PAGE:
Russian Fairy Tales (RUSS 047/LITR 047R) -- Spring 2008 -- Swarthmore College

Lecture notes for February 15, 2008

Sibelan Forrester

New online resource, “Friends of Russian Folklore,” at; see also their "Russian Folklore Expedition" site at

Why do some folklorists work on or according to typologies of tales? To allow interesting comparisons from various traditions and whatever point of view; chances are tales from the same type will respond to the same kinds of analysis; they also may serve to bring out the limitations or tendenciousness of the analytical tools or approaches you choose. Another related question: if people are telling stories, what will motivate the choice of the next story? Same hero, or same type of tale? Does telling stories to a collector work with different associative mechanisms than telling stories to an audience that might not want to hear 5 “animal bride” stories in a row?

Animal bride and animal groom tales – Bettelheim sees them as overcoming sexual disgust: important that adults who want kids to feel okay about sex (which, as the tales suggest in his interpretations, has NOT been the case for a good part of human history) should recognize that sex is disgusting to kids, that they have to accept this attitude at a certain point in order to overcome it, healthily, later in the process of maturation. “Snow White and Rose Red” (gentle bear and yucky dwarf; two-aspects of one personality: the sisters marry the unenchanted bear and his brother); “The Frog King” or more often “Frog Prince” – variants give a different length of time for the princess to get used to him AND for his getting used to her, and final (often) jolt where she throws him against the wall; influence of “Cupid and Psyche”; “The Enchanted Pig” – a Romanian tale, both bride (who tries to hurry things: the pig is self-aware enough to tell her she’ll have to do this and that to win him back, but couldn’t say it to her until she tried to intervene in the process with the magic string: it puts value on implicit trust between spouses or taking on faith that things will come out all right?) and the groom (who is enchanted into pig form) need time and suffering to get to the point where they can be happy ever after. “Bluebeard” – Jungian interpreters disagree with Bettelheim's focus on sexual infidelity (“That which happens in “Bluebeard” has nothing whatsoever to do with love,” he says after finishing his discussion). “Beauty and the Beast” – transfer of Oedipal (hm, not Elektral?) love of Beauty for her father to the mature and age-appropriate marriage partner. The boringness of her happy life with the Beast, when all her desires are anticipated, tells children that what we most truly want and need is to grow up. Here finding out secrets (how good and attractive the Beast really is) is a good thing - unlike in “Bluebeard.”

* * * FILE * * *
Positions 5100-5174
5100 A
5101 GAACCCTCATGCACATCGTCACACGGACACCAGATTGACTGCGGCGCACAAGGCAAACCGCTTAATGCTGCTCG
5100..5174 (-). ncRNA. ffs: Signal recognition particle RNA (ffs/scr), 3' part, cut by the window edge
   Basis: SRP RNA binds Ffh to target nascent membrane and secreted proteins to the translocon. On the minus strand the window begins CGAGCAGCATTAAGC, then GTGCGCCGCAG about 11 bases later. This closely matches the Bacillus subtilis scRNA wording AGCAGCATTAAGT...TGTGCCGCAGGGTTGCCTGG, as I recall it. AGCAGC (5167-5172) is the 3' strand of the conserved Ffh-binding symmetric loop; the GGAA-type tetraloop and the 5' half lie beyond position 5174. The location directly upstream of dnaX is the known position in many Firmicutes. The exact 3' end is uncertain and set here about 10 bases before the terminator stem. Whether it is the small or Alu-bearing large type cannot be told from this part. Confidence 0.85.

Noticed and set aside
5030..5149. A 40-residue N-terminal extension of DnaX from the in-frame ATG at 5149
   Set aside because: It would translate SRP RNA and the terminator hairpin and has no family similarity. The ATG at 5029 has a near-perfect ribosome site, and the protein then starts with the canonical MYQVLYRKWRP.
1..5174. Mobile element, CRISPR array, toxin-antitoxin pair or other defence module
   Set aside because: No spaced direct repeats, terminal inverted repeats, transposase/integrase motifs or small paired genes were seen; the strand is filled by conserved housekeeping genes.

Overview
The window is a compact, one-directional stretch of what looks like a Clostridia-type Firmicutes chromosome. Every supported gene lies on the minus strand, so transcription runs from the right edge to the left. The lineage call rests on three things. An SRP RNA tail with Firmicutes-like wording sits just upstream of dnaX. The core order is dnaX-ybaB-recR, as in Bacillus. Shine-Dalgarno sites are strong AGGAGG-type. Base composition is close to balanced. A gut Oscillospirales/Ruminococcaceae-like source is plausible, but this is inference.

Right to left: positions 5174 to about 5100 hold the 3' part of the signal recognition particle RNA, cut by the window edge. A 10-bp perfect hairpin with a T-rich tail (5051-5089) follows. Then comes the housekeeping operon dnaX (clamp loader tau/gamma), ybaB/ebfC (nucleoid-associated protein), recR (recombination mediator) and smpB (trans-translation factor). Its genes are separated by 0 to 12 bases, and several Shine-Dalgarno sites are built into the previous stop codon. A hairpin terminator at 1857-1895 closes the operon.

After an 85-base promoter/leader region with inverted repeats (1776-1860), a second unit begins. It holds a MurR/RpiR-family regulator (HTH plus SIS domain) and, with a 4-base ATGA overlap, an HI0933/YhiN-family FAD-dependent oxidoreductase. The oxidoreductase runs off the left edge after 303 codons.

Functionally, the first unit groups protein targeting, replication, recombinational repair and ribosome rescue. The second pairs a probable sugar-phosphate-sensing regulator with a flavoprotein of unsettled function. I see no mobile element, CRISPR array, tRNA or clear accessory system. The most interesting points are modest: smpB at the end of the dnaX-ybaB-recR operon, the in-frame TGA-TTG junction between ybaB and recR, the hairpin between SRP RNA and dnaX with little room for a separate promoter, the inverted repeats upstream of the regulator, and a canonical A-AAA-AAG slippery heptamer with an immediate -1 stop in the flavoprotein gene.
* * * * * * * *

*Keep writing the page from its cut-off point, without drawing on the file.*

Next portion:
Whether or not we consider the orthodox Freudian tendencies in Bettelheim too focused on Oedipus complexes, castration anxiety, etc., it may make good sense that fairy tales about marriage, or ending in marriage, would be concerned with sexual things and the need for partners to adapt to one another.

But why, in a peasant milieu that doesn’t mince words about sex – as we’ll see soon with the bawdy tales from Afanas'ev – would there be any impulse to cover the nature of what’s being talked about, encode it rather than state it outright? Bettelheim presuming that the censorship and sexual repression of his own culture (he comes, remember, from the same place as Freud, at a slightly later time) are universal rather than local. (The bawdy folklore presumes that everyone likes and wants sex, of course they do, it’s only normal to like it? But few of those tales are magic tales - they're more folktales.)

Zipes on Bettelheim: what’s Zipes’s fundamental philosophical starting point? How does his critique (or the allegations of others, summarized in the beginning of the article as reprinted) impact your reading of Bettelheim? Did you have similar objections or reactions to Bettelheim?

I haven’t gone to read the book by Julius Heuscher, which Alan Dundes accuses Bettelheim of plagiarizing, but you may find it worth investigating.

Film clips! 1) Jean Cocteau’s La Belle et la Bête (1946) based much more closely on the literary fairy tale by Jean-Marie Leprince de Beaumont (1757), plus lots of expressionist and filmic indulgences: having the same actor play Avenant (a talking name? – who wants to take Belle away from all this) and la Bête suggests that they’re supposed to be read as 2 sides of the same person. 2) Disney’s Beauty and the Beast, 1991, makes a LOT of changes in the plot – no older sisters, father a mad inventor, the funny villain Gaston. Clearer that Belle really was in love with the Beast (who opens out into a very late-20th-century sensitive American guy). 3) Shrek (2001): based on a much more recent literary fairy tale (by William Steig). Why is it funny when creatures from different fairy tales come into the same movie? How do the original spell on Fiona and her transformation in the scene we watch turn fairy tale traditions on their heads? (What is still traditional here, not subversive? – the anti-short-person humor?) How do you recognize Snow White and other famus characters - costumes that resemble the Disney versions.

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Proceed to the lecture notes for Monday, February 18, 2008.